What is a glow-worm?
None of the world’s glow-worms are true worms. In the northern hemisphere the name is used for beetles that fly around at night with their tail-lights flashing.
In New Zealand and Australia, glow-worms are the larvae (maggots) of a special kind of fly known as a fungus gnat. Fungus gnats look rather like mosquitoes, and most feed on mushrooms and other fungi. However, a small group of fungus gnats are carnivores, and the worm-like larvae of these species use their glowing lights to attract small flying insects into a snare of sticky threads. One species, Arachnocampa luminosa, is found throughout New Zealand, and others occur in Australia.
Hundreds of Arachnocampa larvae may live side by side on a damp sheltered surface, such as the roof of a cave or an overhanging bank in the forest. Their lights resemble a star-filled night sky. Māori call them titiwai, which refers to lights reflected in water.
Beetle or fly?
It was first thought that the only insects that glowed were beetles, such as the northern hemisphere fireflies. So people believed that New Zealand’s glow-worms, too, were beetles. But in the 1880s, George Vernon Hudson took glow-worm larvae from the Wellington Botanic Garden and raised them in a tank. He showed that they had a pupa stage and then emerged as a special type of adult fly – known as a fungus gnat.
Glow-worms need damp places, where the air is humid and still, to construct their snares. Caves and old mining tunnels are ideal. In the forest glow-worm snares are commonest on moist banks beside a stream or in a ravine.
Small midges are the usual prey of glow-worms, but all sorts of flying insects get trapped in the sticky snares, including mayflies, caddisflies and moths. Forest glow-worms may also trap spiders, plant hoppers and even millipedes. The glow-worm simply cuts free any prey that is too large, or unwanted.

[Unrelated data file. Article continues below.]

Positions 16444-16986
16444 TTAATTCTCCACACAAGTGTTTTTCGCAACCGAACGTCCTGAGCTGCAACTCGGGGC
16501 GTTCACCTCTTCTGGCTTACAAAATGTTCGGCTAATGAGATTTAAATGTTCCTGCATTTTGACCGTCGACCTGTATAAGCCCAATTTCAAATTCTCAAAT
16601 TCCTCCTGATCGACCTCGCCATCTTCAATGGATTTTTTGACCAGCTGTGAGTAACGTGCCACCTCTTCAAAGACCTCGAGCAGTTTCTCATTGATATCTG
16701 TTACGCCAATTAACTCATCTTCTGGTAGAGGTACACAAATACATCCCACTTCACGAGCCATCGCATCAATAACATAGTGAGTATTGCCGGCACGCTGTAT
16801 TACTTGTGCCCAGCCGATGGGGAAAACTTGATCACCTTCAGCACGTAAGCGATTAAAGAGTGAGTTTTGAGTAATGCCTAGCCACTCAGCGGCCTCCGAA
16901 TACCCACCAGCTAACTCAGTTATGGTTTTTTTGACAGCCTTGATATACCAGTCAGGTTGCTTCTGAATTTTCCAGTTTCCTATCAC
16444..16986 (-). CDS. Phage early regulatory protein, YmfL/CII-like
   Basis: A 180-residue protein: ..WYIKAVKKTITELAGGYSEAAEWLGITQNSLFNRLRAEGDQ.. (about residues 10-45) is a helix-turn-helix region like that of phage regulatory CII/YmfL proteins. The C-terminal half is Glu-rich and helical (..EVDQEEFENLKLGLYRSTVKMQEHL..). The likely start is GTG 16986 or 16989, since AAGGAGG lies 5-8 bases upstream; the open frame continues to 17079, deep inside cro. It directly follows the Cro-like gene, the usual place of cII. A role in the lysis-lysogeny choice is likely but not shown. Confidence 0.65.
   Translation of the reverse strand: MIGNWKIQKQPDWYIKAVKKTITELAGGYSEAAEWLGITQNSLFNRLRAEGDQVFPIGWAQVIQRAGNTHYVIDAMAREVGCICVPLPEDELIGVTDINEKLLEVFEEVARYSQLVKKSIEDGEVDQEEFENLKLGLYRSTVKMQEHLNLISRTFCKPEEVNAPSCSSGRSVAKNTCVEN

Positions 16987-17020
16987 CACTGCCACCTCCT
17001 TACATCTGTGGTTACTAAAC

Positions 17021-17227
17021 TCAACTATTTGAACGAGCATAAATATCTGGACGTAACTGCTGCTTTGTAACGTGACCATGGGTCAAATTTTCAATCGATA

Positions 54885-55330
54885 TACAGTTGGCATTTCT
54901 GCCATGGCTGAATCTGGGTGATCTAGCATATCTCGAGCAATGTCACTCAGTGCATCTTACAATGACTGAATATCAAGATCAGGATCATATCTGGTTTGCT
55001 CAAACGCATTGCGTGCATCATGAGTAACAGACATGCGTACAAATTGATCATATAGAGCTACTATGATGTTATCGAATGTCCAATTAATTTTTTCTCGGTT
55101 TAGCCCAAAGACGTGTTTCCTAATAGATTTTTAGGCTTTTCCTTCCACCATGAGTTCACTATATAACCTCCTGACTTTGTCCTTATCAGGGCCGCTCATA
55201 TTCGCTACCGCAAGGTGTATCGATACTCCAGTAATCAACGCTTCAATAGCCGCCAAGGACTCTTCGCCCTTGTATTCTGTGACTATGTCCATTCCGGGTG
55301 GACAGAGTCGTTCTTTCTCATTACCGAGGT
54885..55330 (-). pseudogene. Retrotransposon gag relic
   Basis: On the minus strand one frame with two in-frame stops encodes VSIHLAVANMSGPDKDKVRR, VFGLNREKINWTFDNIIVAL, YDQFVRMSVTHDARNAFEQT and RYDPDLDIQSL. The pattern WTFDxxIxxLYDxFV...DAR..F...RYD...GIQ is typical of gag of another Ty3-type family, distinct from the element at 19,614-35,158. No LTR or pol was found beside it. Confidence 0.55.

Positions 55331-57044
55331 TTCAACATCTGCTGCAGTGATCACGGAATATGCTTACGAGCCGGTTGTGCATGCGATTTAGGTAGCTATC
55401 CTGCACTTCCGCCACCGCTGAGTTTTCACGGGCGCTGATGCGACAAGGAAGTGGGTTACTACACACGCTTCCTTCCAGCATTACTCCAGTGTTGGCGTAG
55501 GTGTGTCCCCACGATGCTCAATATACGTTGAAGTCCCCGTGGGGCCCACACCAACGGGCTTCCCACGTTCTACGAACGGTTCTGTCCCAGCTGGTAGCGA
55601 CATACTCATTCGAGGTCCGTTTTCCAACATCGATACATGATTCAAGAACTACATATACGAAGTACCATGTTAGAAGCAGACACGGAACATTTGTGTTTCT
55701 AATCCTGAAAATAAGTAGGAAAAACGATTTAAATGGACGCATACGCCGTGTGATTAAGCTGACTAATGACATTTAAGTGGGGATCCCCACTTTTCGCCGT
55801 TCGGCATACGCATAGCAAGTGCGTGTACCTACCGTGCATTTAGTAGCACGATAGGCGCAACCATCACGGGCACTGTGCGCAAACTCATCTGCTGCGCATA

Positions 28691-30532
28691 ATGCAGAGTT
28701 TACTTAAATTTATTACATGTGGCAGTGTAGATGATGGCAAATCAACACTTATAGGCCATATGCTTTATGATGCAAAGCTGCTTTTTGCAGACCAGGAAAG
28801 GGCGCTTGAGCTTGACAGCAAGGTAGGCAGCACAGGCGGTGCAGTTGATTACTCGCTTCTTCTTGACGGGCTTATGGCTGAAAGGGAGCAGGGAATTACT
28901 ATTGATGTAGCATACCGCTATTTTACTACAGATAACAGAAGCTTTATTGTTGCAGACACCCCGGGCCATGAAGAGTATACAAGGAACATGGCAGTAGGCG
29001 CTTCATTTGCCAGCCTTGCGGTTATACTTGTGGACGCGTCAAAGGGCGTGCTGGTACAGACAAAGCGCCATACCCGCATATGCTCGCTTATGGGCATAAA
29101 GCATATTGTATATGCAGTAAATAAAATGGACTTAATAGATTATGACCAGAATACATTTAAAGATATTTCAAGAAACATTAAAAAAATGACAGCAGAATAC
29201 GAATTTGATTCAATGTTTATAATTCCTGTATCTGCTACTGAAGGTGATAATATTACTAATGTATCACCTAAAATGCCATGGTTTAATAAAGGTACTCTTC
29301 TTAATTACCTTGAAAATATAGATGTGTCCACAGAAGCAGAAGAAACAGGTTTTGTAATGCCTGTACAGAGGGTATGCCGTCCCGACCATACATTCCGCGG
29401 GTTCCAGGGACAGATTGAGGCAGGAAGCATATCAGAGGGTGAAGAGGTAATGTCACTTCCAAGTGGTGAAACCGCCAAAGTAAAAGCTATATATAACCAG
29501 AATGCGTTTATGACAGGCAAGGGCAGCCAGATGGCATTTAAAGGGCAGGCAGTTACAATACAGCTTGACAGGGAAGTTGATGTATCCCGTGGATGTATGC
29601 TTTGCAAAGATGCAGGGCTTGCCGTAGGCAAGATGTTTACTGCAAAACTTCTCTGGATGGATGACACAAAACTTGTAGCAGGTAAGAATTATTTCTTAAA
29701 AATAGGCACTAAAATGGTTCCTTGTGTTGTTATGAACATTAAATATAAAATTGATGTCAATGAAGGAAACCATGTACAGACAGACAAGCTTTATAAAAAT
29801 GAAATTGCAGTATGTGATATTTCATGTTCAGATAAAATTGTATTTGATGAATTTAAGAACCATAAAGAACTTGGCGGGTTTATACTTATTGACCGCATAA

Adult glow-worm flies are never caught in the snares – they are not attracted to the light, and even if they brush against the sticky threads they are strong enough to pull free.
The glow-worm’s tail-light shines from an organ which is the equivalent of a human kidney. All insects have this organ but the glow-worm has a unique ability to produce a blue-green light from it.
The chemical reaction that produces the light consumes a lot of oxygen. An airbag surrounds the light organ, providing it with oxygen and acting as a silvery reflector to concentrate the light.
A fungus gnat can glow at all stages of its life cycle (except as an egg), but the larva has the brightest light.
In caves the insects light up at any time of the day or night. Outdoor glow-worms start glowing shortly after dark and usually shine all night. Sometimes when a glow-worm is disturbed its light seems to go off suddenly. This is the larva slithering into a crevice, hiding its light. It actually takes several minutes for the larva to shut off the light.